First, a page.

|This month, Bruce Bauer Lumber and Supply is celebrating a 70-year journey that took the family business from Oregon to Mountain View, where it has thrived for more than half of that time.
The store, tucked behind the train tracks in San Antonio Circle, serves customers from Santa Clara to Woodside, who go to obtain materials and advice for their home remodels and other projects. It is now owned by the grandsons of Bruce Bauer, Darryl and David Thom. Oct. 5 will mark its 70th anniversary.
Though the frantic pace of homebuilding and remodels has definitely slowed with the recent credit crunch, it doesn't worry Darryl Thom.
"This feels like it used to feel in normal years," he said last Friday, sitting among numerous rolled-up construction plans. These days, with less weekend business from do-it-yourselfers, he estimates that over 80 percent of his business is from contractors.
The business has been around long enough to know what a "normal year" is like. Bruce Bauer Lumber began during the Depression era, 1938, in Medford, Ore. Back then, according to an old invoice on Darryl's office wall, you could buy 11,000 board-feet of lumber for $155.
Bauer got his introduction to the business as a "whistle spit" in the logging industry, warning others of falling trees. On Darryl Thom's wall, an old picture shows Bauer as a young man standing among a crowd of workers in front of an old locomotive used for hauling logs.
The family opened its first Bay Area store in San Carlos in 1957. Bauer had done some homebuilding at the San Francisco Presidio and other Peninsula locales, including the homes along Bauer Drive in San Carlos, where his son-in-law, Don Thom (Darryl's father), still lives in one of the homes Bauer built.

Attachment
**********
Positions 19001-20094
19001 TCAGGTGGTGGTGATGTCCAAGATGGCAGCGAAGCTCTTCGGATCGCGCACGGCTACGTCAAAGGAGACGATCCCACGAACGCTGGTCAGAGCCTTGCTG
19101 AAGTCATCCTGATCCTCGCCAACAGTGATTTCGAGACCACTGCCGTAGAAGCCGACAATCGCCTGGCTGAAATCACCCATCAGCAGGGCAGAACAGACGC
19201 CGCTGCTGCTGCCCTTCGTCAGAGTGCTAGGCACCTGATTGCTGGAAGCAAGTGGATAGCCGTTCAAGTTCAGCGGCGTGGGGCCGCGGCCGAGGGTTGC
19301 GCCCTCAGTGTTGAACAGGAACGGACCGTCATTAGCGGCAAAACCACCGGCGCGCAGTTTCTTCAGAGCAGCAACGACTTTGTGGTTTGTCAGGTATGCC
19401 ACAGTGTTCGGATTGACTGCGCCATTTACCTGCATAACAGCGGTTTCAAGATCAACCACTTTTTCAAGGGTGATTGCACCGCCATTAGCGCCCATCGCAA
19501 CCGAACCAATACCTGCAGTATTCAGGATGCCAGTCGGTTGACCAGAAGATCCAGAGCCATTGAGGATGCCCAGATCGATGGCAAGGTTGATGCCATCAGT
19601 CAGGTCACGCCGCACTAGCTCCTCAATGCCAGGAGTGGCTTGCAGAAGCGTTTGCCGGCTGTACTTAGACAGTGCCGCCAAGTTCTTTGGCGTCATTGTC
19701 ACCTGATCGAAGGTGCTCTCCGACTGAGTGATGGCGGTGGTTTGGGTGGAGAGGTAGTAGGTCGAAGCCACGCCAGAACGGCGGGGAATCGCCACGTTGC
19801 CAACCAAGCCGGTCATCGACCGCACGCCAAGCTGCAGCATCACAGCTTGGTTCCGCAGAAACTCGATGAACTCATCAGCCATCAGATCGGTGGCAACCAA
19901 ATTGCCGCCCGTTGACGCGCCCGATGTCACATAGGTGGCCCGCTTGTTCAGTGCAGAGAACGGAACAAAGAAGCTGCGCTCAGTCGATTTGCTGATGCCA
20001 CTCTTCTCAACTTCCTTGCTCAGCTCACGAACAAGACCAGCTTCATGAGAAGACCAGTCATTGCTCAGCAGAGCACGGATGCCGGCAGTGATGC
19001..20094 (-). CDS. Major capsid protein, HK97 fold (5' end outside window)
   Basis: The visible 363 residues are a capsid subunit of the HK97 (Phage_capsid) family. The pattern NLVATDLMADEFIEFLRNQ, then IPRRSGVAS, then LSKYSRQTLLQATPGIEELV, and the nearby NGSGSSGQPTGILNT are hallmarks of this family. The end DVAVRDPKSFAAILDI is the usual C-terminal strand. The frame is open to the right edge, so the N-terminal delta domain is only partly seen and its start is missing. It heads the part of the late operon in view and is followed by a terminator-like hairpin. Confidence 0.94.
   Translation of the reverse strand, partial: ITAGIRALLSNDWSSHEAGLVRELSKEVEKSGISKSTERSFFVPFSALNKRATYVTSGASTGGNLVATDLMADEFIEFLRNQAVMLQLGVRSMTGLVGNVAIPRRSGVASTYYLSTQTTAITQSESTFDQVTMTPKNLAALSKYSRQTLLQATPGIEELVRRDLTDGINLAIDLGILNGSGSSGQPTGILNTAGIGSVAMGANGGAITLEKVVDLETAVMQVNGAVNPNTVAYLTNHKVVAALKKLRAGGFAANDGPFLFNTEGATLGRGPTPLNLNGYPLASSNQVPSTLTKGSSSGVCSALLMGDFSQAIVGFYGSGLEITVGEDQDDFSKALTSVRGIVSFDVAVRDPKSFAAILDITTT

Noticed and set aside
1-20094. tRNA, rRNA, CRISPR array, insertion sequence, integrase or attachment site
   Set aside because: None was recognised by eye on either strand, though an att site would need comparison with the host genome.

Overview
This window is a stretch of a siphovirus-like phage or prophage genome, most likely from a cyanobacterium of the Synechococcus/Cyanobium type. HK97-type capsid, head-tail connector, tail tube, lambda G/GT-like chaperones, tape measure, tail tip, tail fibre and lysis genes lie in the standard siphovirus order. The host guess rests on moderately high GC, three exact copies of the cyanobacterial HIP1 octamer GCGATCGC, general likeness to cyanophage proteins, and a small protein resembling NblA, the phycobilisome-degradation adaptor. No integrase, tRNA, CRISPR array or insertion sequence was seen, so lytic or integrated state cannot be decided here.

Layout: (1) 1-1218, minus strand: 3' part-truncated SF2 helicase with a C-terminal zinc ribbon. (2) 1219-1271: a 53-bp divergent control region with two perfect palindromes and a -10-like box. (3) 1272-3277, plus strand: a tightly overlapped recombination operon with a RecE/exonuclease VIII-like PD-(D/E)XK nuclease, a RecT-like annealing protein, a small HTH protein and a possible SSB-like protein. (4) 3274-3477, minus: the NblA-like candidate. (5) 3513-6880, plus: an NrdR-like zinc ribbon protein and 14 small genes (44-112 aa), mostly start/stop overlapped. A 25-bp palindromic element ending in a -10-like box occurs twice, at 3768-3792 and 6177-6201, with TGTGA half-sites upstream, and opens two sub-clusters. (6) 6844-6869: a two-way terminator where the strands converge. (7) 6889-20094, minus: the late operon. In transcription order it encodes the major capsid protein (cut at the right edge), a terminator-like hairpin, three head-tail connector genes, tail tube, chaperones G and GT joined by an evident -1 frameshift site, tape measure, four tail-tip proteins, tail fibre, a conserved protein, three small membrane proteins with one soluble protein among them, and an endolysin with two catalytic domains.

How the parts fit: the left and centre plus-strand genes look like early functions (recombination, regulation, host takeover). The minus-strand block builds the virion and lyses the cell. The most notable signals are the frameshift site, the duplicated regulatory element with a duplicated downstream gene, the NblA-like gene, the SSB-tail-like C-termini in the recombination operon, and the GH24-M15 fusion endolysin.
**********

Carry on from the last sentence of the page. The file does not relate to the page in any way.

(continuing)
The San Carlos store stood on El Camino Real until 1991, when it was forced to close after the property was taken by eminent domain to make way for a Caltrain expansion. It was the longest storefront around, stretching for almost two blocks between Brittan Avenue and Arroyo Drive, Darryl said.
The company would have gone out of business then if not for the store that Don Thom had opened in Mountain View after acquiring Bickell Brothers Lumber in 1971.
In its 37 years in Mountain View, the store has sponsored at least two Pony League baseball teams a year, supplied Eagle Scouts with free materials for projects, and donated materials to local schools for picnic tables and vegetable gardens.
The store appears to be set for many more years of operation, and Darryl's high school-age son has started working there part-time. But one small change to the decades-old business plan is in the works: Soon Bruce Bauer Lumber and Supply will be closed on Sundays, with employee hours rearranged to better serve increasing weekday business.
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